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Find Your Sole Mate
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Proper-fitting shoes make all the difference whatever exercise you engage in. Choose the wrong athletic shoes and you could end up lying on the couch nursing shin splints or aching heels instead of enjoying a brisk walk or run. Follow these tips to find your sole mate.

1. Don't make shoes multitask. Walking shoes are stiffer; running shoes are more flexible, with extra cushioning to handle greater impact. If you do both activities, get a pair for each one.

 

2. Know your foot. Feet come in a variety of shapes, and knowing your foot's particular quirks is key to selecting the right pair of shoes. One way to determine your foot's shape is to do a "wet test"--- wet your foot, step on a piece of brown paper and trace your footprint. Or just look at where your last pair of shoes shows the most wear.

If your footprint shows the entire sole of your foot with little to no curve on the inside, or if your shoes show the most wear on the inside edge, it means you've got low arches or flat feet and tend toward overpronation (your feet roll inward). Overpronation can create extra wear on the outside heel and inside forefoot. You'll want a motion-control shoewith maximum support.

If the footprint shows only a portion of your forefoot and heel with a narrow connection between the two, or if your shoes wear out mostly on the outside edge, you have high arches and tend to underpronate (your feet roll outward). Underpronation causes wear on the outer edge of the heel and the little toe. Look for a cushioned shoe with a soft midsole.

If your footprint has a distinct curve along the inside and your shoes wear out uniformly you have a neutral arch Look for a stability shoe, which has the right mix of cushioning and support.

 

3. Measure your foot frequently. Our foot size changes as we get older, so have your feet measured twice a year. Sizes also vary between brands, so go by what fits, not by what size the shoe is.

 

4. Go to a specialty store. The staff will provide valuable input on the type of shoe needed for your sport as well as help with proper fitting. For example: the running room offers a free gait analysis.

 

5. Shop toward the end of the day. Feet swell over the course of the day; they also expand while you run or walk, so shoes should fit your feet when they're at their largest.

 

6. Bring your own socks -- the ones you wear while running or walking. If you wear orthotics, bring those, too. Shoes need to fit with the orthotic inside.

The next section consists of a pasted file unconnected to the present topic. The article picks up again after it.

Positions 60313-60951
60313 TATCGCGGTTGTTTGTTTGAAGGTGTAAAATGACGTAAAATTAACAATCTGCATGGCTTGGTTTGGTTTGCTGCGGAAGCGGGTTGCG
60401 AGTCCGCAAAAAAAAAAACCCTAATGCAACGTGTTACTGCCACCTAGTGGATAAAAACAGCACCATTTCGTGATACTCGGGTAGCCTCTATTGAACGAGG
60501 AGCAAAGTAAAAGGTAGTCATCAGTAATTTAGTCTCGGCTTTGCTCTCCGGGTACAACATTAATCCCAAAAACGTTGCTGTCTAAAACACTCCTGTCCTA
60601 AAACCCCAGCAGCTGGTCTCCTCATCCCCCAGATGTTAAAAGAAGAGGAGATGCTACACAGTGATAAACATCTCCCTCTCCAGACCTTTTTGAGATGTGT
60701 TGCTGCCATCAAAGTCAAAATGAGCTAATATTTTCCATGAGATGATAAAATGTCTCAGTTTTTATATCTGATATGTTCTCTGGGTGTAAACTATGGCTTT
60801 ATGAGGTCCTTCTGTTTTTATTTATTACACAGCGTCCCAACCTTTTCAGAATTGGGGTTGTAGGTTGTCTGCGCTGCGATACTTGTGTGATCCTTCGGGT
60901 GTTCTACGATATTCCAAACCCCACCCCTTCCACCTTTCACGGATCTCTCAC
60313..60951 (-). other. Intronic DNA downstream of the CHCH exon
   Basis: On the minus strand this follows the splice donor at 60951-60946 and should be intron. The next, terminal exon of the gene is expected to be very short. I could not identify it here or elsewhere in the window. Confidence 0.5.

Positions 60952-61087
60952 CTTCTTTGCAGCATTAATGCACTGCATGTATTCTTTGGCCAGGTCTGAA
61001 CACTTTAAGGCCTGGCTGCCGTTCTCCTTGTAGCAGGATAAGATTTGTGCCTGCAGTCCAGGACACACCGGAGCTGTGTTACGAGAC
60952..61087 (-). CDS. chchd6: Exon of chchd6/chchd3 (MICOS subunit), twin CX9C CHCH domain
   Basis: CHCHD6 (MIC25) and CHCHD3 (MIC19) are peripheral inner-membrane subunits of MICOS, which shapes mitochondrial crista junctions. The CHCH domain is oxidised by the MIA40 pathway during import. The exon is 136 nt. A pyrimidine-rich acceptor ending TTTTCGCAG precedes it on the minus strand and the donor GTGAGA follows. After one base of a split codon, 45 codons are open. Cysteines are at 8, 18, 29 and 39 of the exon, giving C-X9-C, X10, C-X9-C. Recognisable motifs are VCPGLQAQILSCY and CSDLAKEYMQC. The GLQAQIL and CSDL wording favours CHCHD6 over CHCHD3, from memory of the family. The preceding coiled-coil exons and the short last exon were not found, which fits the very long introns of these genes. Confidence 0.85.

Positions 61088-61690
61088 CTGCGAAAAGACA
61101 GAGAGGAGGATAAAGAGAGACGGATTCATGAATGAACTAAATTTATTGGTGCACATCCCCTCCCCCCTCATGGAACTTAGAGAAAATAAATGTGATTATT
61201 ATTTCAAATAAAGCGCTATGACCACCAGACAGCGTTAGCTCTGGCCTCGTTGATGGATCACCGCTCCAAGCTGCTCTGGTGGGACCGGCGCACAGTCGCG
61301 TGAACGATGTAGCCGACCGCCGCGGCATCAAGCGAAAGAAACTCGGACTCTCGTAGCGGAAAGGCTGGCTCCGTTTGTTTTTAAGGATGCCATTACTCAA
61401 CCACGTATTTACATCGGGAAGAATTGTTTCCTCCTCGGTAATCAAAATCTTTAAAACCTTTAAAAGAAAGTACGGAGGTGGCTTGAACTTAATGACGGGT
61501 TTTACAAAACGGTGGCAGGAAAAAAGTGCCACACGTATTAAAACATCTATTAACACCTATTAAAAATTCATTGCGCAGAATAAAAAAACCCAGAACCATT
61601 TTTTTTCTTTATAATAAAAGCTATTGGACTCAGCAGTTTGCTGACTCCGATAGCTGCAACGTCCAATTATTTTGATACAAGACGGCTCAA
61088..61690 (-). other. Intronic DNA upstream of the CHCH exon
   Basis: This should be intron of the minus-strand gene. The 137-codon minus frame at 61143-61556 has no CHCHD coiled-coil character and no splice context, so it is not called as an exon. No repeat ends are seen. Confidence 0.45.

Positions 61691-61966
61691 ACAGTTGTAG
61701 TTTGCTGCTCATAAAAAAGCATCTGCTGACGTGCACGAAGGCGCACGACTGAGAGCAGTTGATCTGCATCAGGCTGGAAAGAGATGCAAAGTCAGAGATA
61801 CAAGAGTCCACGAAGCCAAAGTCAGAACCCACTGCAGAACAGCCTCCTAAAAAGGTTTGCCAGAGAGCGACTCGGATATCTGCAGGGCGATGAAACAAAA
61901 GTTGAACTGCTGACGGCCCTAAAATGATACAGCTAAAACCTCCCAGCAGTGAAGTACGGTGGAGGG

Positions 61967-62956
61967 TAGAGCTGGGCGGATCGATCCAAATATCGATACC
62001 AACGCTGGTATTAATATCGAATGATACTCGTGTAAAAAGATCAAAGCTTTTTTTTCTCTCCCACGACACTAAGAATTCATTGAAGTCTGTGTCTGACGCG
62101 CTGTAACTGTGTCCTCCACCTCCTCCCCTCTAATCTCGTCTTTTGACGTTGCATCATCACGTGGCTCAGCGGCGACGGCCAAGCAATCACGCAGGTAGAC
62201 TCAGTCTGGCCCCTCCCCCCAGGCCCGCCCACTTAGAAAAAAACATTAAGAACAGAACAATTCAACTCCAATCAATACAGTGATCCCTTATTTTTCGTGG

7. Don't believe in breaking in. Running and walking shoes should feel comfortable right away. Walk or run around the store a bit to make sure they feel good in action. Many running stores have a 30 day return policy where you can try the shoes for 30 days (as long as they are only worn inside) to see if they are the right ones.

 

8. Use the rule of thumb. There should be about 3/8-1/2 inch between the front of your big toe and the end of the shoe -- about a thumb's width. The heel should fit relatively tightly; your heel should not slip out when you walk. The upper part of the shoe, which goes over the top of your foot, should be snug and secure but not too tight anywhere. When fitting into an athletic shoe you should be able to freely wiggly all of your toes when the shoe is on.

 

9. Only wear them to workout. Your workout shoes should be your workout shoes and not your running-around-town shoes. You’ll break down a pair of shoes standing in them or wearing them to the mall and running errands much faster than when you’re running or exercising. Buy yourself a pair of casual shoes for running around town, and put your good workout shoes in the closet as soon as you get home from your run.

 

10. Know when to replace them. If you are exercising on a casual basis you can make your shoes last a year but if you are working out most days, 6 months or 550 – 650 kilometers, is pretty much your limit. The shoe may still look good but all the support has broken down. The support is the reason you buy the shoe in the first place and you’ll start feeling strange aches and pains in your knees, hip, and back if you continue to exercise in them.



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